The U.S. Botanic Garden (USBG) has completed the renovation of Bartholdi Park. The new garden is a showcase of sustainable gardening. Created in 1932, Bartholdi Park has served as a demonstration garden for more than 80 years. In 2016, a complete renovation started that also provided the opportunity to increase accessibility, showcase the Sustainable SITES Initiative principles in action, and demonstrate USBG’s commitment to sustainability.

Some of the changes will be noticeable to visitors. For example, most of the plants are native to the mid-Atlantic region. There is an expanded collection of edible plants in permanent and seasonal plantings in a new kitchen garden. Some of the large trees and shrubs were retained while others were placed in other locations in DC. There is more signage and more places to sit and relax. The tables and chairs were made from white oaks that had fallen naturally during a storm. There is a bike rack, additional lamps/lighting, and a water fountain. There will be outside activities such as yoga and nature-in-motion walks. Not so obvious to visitors are structural changes such as using permeable paving and rain gardens to capture rainfall, diverting runoff from D.C.’s combined sewer system. The original soil was saved and then added back with additional compost. Flagstones from previous pathways were salvaged to create new paths.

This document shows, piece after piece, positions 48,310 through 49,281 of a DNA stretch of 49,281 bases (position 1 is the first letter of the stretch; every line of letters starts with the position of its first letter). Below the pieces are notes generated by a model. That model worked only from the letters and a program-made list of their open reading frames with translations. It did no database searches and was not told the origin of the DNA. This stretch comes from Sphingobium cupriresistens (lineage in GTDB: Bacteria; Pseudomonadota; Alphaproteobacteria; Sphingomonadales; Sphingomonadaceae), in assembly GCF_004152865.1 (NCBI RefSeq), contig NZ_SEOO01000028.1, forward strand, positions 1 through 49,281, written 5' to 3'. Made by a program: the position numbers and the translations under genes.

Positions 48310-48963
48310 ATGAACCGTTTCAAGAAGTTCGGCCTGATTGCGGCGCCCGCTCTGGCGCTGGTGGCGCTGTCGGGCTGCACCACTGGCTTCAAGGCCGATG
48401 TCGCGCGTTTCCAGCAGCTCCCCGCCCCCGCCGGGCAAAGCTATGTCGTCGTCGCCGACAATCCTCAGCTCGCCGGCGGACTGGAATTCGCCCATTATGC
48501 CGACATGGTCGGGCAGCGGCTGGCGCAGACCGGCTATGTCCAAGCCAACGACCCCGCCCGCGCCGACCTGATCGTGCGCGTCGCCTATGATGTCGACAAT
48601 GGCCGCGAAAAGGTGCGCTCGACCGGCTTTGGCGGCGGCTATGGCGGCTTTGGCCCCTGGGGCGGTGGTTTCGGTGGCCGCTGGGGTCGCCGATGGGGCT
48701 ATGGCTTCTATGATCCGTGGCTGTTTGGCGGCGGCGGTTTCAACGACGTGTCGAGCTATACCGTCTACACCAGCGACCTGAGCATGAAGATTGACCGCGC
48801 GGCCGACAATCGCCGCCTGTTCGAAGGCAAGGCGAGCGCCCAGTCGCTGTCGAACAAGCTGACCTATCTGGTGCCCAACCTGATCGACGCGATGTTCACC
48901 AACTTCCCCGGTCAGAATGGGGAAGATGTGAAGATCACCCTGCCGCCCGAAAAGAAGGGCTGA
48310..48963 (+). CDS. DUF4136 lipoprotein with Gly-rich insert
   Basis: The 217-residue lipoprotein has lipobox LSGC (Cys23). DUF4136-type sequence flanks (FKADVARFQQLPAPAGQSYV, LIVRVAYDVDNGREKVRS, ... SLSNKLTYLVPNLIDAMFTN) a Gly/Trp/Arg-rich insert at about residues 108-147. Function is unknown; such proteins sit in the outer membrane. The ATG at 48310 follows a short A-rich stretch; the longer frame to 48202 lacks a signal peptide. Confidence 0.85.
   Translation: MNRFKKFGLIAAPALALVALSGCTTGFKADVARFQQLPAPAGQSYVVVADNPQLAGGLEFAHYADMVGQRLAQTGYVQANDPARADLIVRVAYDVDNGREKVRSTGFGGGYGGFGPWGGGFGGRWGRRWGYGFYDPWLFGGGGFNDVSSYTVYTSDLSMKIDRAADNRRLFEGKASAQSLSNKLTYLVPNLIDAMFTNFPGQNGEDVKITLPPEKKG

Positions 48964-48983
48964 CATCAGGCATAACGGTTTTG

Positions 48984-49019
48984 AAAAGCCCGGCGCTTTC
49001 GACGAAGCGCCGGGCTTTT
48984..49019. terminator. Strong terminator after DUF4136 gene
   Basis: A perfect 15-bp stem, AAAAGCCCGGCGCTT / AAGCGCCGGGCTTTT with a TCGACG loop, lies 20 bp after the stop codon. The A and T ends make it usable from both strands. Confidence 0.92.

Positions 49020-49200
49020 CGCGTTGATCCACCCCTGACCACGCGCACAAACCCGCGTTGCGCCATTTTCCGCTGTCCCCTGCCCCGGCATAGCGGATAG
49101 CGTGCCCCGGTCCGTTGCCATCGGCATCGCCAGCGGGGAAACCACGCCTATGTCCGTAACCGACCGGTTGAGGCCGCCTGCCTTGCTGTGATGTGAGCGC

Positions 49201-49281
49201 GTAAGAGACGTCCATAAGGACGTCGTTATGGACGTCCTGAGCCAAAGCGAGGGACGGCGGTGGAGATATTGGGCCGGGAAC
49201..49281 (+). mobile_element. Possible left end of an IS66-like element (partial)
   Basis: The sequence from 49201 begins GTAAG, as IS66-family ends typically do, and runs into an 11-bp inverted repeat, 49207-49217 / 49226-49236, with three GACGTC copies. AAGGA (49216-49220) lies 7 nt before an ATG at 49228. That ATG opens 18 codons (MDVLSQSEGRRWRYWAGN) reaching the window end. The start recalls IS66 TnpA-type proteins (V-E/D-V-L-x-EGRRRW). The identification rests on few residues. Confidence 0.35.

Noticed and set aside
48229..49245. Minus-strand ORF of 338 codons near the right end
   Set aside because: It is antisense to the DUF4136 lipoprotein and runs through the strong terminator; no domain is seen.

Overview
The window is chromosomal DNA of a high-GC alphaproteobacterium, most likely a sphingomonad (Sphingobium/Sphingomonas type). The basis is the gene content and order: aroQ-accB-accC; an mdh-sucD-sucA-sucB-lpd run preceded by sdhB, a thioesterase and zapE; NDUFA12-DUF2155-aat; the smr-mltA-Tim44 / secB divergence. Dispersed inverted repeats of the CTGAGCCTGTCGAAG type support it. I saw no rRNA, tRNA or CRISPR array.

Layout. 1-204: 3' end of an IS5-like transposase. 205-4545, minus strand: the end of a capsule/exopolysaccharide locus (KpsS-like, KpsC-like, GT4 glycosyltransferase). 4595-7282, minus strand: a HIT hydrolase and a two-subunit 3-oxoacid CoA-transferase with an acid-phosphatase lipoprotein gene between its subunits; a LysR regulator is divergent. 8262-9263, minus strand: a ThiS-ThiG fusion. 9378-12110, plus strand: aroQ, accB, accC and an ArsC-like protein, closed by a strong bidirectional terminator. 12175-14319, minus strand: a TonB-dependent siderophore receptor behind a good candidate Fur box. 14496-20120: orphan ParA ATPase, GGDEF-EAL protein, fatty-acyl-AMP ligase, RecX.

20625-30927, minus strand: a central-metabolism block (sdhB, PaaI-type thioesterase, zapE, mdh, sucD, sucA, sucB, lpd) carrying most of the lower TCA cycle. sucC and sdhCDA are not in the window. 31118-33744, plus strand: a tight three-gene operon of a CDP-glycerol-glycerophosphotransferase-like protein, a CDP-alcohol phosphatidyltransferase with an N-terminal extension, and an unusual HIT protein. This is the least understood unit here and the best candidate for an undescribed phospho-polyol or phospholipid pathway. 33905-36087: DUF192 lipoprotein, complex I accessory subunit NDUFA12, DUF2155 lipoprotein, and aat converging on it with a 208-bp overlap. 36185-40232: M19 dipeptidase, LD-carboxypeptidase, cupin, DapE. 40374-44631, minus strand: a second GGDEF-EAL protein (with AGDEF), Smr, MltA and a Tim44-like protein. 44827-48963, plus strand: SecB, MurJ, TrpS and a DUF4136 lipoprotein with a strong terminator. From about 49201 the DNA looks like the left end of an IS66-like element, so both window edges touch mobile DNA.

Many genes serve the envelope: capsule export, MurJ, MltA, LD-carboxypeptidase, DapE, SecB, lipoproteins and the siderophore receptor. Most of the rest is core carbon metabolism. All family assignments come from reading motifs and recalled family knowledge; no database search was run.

Bartholdi Park has achieved the SITES gold certification for its sustainability strategies. It is the first project in Washington, DC, to be certified under SITES Version 2. Sites is a comprehensive system for designing, developing, and maintaining sustainable land. The Park serves as a model for communities interested in sustainable gardening landscapes that are accessible and enjoyable by the public.